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Fri, 27 Apr 2018
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Bad Guys

Boeing Completes Design of Shipboard Superlaser

© wired.com
The U.S. military is bankrolling all kinds of projects to harness the power of directed energy, from laser-equipped aircraft that can shoot down ballistic missiles to smaller beam weapons mounted on Humvees that could zap mortars or artillery shells. The Navy is no exception: It wants a shipboard laser that is powerful enough to destroy anti-ship missiles.

Defense giant Boeing now says it has completed the preliminary design of one such weapon, the Free Electron Laser, or FEL. In a news release today, the company said it had presented its FEL design, which will operate by forcing a stream of high-energy electrons through a series of magnetic fields, creating a weapons-grade blast of laser light.


Da Vinci "Predicted World Would End in 4006," Says Vatican Researcher

A date for your diary: Leonardo da Vinci predicted that the world would end on November 1, 4006, according to a Vatican researcher.

Sabrina Sforza Galitzia said the clues were to be found in da Vinci's Last Supper mural. The central half-moon window, or lunette, above his painting of Christ with his disciples before the Crucifixion contains a "mathematical and astrological" puzzle which she has deciphered, she said.

She claimed to have worked out that da Vinci foresaw the end of the world in a "universal flood" which would begin on March 21, 4006 and end on November 1 the same year. Documents showed that he believed that this would mark "a new start for humanity", Ms Sforza Galitzia said.

"There is a da Vinci code - it is just not the one made popular by Dan Brown," she said.

Comment: For the real code hidden in Leonardo's Last Supper, read Laura Knight Jadczyk's article, "The True Identity of Fulcanelli and The Da Vinci Code," or purchase amazingly comprehensive and detailed The Secret History of the World.

Arrow Up

When Less is More: The Case for Teaching Less Math in Schools

In an experiment, children who were taught less learned more.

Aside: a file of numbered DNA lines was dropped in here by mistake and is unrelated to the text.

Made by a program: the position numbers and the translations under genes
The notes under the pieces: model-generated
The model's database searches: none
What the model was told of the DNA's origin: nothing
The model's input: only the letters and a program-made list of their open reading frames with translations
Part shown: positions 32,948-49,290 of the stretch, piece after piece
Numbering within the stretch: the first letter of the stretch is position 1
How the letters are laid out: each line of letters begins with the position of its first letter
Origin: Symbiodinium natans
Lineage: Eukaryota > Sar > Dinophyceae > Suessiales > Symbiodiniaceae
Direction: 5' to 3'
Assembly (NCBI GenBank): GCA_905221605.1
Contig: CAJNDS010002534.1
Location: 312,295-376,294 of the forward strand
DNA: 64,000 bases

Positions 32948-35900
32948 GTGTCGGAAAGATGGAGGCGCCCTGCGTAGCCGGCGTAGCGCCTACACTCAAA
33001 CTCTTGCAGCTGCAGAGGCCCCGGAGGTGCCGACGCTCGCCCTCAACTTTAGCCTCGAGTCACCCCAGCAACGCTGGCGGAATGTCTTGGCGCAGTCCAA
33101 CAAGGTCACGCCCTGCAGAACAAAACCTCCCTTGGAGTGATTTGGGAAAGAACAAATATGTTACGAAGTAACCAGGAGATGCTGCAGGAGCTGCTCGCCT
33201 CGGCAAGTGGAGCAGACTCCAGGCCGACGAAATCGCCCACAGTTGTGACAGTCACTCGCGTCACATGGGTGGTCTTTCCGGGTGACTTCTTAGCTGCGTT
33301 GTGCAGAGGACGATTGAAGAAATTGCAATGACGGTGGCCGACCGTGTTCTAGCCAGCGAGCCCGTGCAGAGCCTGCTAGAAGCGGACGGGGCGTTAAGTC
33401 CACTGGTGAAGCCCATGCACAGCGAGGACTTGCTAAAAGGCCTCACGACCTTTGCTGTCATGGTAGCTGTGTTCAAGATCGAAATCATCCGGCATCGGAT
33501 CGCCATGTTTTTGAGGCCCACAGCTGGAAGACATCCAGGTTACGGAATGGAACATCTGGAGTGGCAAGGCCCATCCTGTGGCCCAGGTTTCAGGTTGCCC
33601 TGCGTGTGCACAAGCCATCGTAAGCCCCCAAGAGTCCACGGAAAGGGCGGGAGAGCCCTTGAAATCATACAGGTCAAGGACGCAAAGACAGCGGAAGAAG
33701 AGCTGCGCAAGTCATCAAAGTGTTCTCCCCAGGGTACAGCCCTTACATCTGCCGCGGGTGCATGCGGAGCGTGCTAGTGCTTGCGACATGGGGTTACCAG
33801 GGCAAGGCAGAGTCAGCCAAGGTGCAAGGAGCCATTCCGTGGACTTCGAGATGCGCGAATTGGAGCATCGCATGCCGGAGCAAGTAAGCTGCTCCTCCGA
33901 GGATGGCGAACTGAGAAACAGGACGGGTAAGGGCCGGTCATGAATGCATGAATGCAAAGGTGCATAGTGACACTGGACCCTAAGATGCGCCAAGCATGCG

In 1929, the superintendent of schools in Ithaca, New York, sent out a challenge to his colleagues in other cities. "What," he asked, "can we drop from the elementary school curriculum?" He complained that over the years new subjects were continuously being added and nothing was being subtracted, with the result that the school day was packed with too many subjects and there was little time to reflect seriously on anything. This was back in the days when people believed that children shouldn't have to spend all of their time at school work--that they needed some time to play, to do chores at home, and to be with their families--so there was reason back then to believe that whenever something new is added to the curriculum something else should be dropped.

One of the recipients of this challenge was L. P. Benezet, superintendent of schools in Manchester, New Hampshire, who responded with this outrageous proposal: We should drop arithmetic! Benezet went on to argue that the time spent on arithmetic in the early grades was wasted effort, or worse. In fact, he wrote: "For some years I had noted that the effect of the early introduction of arithmetic had been to dull and almost chloroform the child's reasoning facilities." All that drill, he claimed, had divorced the whole realm of numbers and arithmetic, in the children's minds, from common sense, with the result that they could do the calculations as taught to them, but didn't understand what they were doing and couldn't apply the calculations to real life problems. He believed that if arithmetic were not taught until later on--preferably not until seventh grade--the kids would learn it with far less effort and greater understanding.


Medieval child's brain to unlock human thought processes

The almost perfectly preserved brain of a medieval toddler who died 800 years ago is set to provide ground-breaking information into human thought processes.

The brain was found mummified inside a wooden coffin in boggy soil close to Quimper, in Brittany, before being placed in formalin solution.

The boy, who was around 18 months old, appeared to have died of a skull fracture before his head was placed in a leather envelope, and then on a pillow in the 13th Century.

Brick Wall

Wiping Out Graffiti? Here's an App for That

Graffiti coverup
© Michael Schennum, The Arizona Republic
Joe Bender spray-paints over graffiti at a convenience store in Avondale, Ariz. The city has struggled for years with graffiti and next month will enlist residents to download new software and help.
The old school practice of American graffiti may have met its match in some high-tech prevention programs designed to spot, report and remove the blight from city and private property.

The latest weapon comes in the form of an iPhone application, developed by a Los Angeles company, that will allow cities to catalog graffiti, dispatch cleanup crews and provide key evidence to police.

The software application lets citizens or government officials photograph graffiti with an iPhone and send the image to the company's databases. The location of the graffiti is automatically marked using the phone's GPS capabilities. An electronic work order is created and, in minutes, a technician is sent with matching paint to cover up the graffiti. The images are catalogued and mapped so police can track down suspects and build a stronger case.